It's not giving much away to tell you that, after several hundred pages, Caine wins and Ma'elkoth loses.

All this is told at incredible length, but Stover is a good enough writer that ploughing through Blade of Tyshalle is not nearly so arduous a task as might be imagined -- although the first two hundred pages or more are a bit of a struggle. The reason the tale is so long in the telling is that everything -- event, emotion, decision, whatever -- is treated in exorbitant detail. This lapses into straightforward overwriting less frequently than it could; only because the book is so long does the total number of such lapses begin to mount intimidatingly up. Here, for example, is a description of someone getting hurt:

Then it [the pain] entered him with power: into his eyes, down his throat, in through his nose, his ears, ripping open his rectum and jamming up the length of his shriveled penis, forcing into him with howling lust; it filled him to bursting, swelling him from within, stretching him thinner and thinner like a weather balloon expanding toward destruction, while it dissolved and digested his guts, his heart, lungs and bones, everything within the stretching membrane of his skin. His eyeballs expanded, threatening to burst from his face, to explode from the pressure that built within them.
He screamed in pain as he squeezed his eyelids shut, trying to keep his eyes in their sockets by sheer strength...

...and so on. It's all rather reminiscent of a Tex Avery character having a nasty accident with the zip of his fly. But, more to the point, it's 119 words where perhaps 20 or 30 might have done.

This is a flaw typical of the worst "visceral" horror novels, of course -- the lubricious dwelling on the minutiae of suffering or the spilling of noisome bodily fluids. And bodily fluids there are a-plenty in this novel: people ooze, splatter, erupt and trickle shit and piss at the drop of a hat -- usually because their recently chewed-off head is still in said hat. Most of the Overworld venues into which Caine and the other characters venture smell strongly of blood, piss and shit, even without there being other evidence of recent mayhem. Anyone actually being killed onstage is likely to produce a torrent.

Now, there are few who would dispute the existence of piss and shit, but one begins to wonder if in the Overworld there are any other smells at all. And these "visceral"-horror excesses of expression are to be discovered in all the other parts of the book as well; back on Earth the interplay between individuals in even seemingly quite humdrum circumstances is so shot with extreme action and reaction, both verbal and physical, that it often begins to seem that a kick in the balls has become a conventional conversational gambit.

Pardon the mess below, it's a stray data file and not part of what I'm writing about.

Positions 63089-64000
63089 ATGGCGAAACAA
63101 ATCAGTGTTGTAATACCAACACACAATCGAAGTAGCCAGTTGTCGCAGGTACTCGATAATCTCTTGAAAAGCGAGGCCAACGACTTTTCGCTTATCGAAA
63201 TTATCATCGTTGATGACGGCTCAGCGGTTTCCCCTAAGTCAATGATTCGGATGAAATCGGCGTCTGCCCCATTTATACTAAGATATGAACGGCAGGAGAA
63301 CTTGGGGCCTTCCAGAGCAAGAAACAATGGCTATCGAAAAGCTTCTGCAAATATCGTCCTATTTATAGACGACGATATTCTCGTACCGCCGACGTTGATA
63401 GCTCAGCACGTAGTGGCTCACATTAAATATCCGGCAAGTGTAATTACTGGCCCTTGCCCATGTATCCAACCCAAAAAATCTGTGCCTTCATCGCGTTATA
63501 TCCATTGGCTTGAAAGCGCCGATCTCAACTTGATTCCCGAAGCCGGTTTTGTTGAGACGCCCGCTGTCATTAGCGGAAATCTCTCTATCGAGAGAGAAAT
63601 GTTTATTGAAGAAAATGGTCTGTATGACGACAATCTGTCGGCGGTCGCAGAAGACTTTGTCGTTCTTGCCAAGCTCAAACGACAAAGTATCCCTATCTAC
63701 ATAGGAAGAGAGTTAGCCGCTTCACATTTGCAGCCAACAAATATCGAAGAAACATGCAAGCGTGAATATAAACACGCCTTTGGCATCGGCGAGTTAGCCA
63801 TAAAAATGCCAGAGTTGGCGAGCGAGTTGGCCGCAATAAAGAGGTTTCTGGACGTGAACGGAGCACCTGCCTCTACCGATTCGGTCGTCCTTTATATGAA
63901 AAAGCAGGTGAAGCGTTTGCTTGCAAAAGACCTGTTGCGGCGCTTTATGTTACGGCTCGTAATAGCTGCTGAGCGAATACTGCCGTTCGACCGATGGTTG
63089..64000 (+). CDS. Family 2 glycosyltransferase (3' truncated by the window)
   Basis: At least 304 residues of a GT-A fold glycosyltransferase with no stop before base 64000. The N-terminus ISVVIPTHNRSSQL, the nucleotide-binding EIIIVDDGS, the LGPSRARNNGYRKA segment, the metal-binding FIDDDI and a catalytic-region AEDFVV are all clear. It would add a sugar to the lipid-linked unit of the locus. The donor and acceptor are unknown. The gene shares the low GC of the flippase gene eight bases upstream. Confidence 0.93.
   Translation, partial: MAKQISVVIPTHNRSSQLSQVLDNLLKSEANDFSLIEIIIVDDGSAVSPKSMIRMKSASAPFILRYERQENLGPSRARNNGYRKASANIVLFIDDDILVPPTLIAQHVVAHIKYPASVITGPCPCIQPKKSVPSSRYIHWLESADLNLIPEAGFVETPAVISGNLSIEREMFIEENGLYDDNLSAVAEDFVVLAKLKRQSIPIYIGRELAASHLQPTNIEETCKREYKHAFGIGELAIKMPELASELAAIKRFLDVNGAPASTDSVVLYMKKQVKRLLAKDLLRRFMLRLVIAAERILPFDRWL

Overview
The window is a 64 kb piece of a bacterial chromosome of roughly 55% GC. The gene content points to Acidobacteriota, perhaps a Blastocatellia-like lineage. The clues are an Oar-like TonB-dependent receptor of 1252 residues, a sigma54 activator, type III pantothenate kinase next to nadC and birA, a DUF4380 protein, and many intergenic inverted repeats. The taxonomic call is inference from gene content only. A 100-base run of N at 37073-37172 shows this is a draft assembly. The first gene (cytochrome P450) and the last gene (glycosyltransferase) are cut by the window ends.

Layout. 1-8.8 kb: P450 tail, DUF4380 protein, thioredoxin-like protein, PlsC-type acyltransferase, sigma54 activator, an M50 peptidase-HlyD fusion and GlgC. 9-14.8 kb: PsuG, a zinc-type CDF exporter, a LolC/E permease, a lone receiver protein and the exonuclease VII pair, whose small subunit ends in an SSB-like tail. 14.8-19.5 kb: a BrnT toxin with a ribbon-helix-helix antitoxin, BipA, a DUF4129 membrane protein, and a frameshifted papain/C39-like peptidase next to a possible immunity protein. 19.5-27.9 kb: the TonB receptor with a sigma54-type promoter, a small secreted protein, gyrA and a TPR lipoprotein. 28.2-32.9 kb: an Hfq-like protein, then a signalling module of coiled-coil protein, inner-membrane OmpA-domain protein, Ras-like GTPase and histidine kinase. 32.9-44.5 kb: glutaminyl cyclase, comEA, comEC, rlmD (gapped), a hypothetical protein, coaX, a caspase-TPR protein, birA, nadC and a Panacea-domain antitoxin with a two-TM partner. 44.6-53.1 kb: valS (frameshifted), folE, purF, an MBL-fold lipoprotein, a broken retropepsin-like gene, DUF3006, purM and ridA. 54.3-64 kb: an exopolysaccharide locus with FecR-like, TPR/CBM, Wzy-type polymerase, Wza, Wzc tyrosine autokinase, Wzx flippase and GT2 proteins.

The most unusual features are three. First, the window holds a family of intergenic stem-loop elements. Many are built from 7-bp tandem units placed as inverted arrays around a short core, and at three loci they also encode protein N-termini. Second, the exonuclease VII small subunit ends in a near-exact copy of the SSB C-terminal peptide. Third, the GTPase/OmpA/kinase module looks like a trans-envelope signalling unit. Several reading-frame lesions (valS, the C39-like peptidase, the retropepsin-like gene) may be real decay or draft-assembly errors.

The same extends to the book's characterization: although Stover seems uncertain of his female characters, who somehow never become more than names, his major male characters are not just important to the scheme of things -- which would be fair enough, because that's why they're the protagonists of the novel -- but players of literally world-shaking and -destroying powers and capabilities, conflicts between them escalating to Olympian proportions. Even the single human character with whom one might in any way sympathize in real life -- in fact, he's probably the only one who wouldn't immediately be locked up as a dangerous psychopath -- becomes (through adoption by and subsequent demise of the appropriate monarch) the King of the Elves, thereby adding infinitely to his Earth-inculcated magical abilities so that he joins the rest of the world-busting crew.

A further component of this "hyperbole of idea" -- another symptom of the bad horror novelist at work -- concerns the amount of damage our heroes can sustain and yet still continue plugging gamely on. In our parody horror novel Guts, Dave Langford and I lampoon this particular trope, and I hope I'll be forgiven for quoting a relevant passage here because it pinpoints so exactly what I'm talking about:

[Sir Jake's] palms were sweating, and his whole crotch area was clammy with tangy-smelling urine. Blood and pus drenched his clothes. His hair was a tangle of vomit and saliva. Suddenly one eye plopped from its socket and dangled on its stalk, giving him a disorienting close-up view of his chin. A sharp-clawed paw had ripped his flesh all the way down his spine, revealing the ivory-white of his vertebrae and shearing off one buttock almost completely, so that it dangled over the back of his chair, held in place only by a flap of skin. A monumental impact against his chest had squirted his right lung out through his nipple to fill his inside jacket pocket (bad anatomy but bloody good imagery, his keenly honed journalist's critical faculties murmured approvingly). His left foot had been bitten off entirely, and the bone of the ankle scattered like talcum powder across the floor. And sometime during the melée his right kneecap had been detached and hammered with skull-splintering force into his right ear, rupturing his eardrum and penetrating his brain.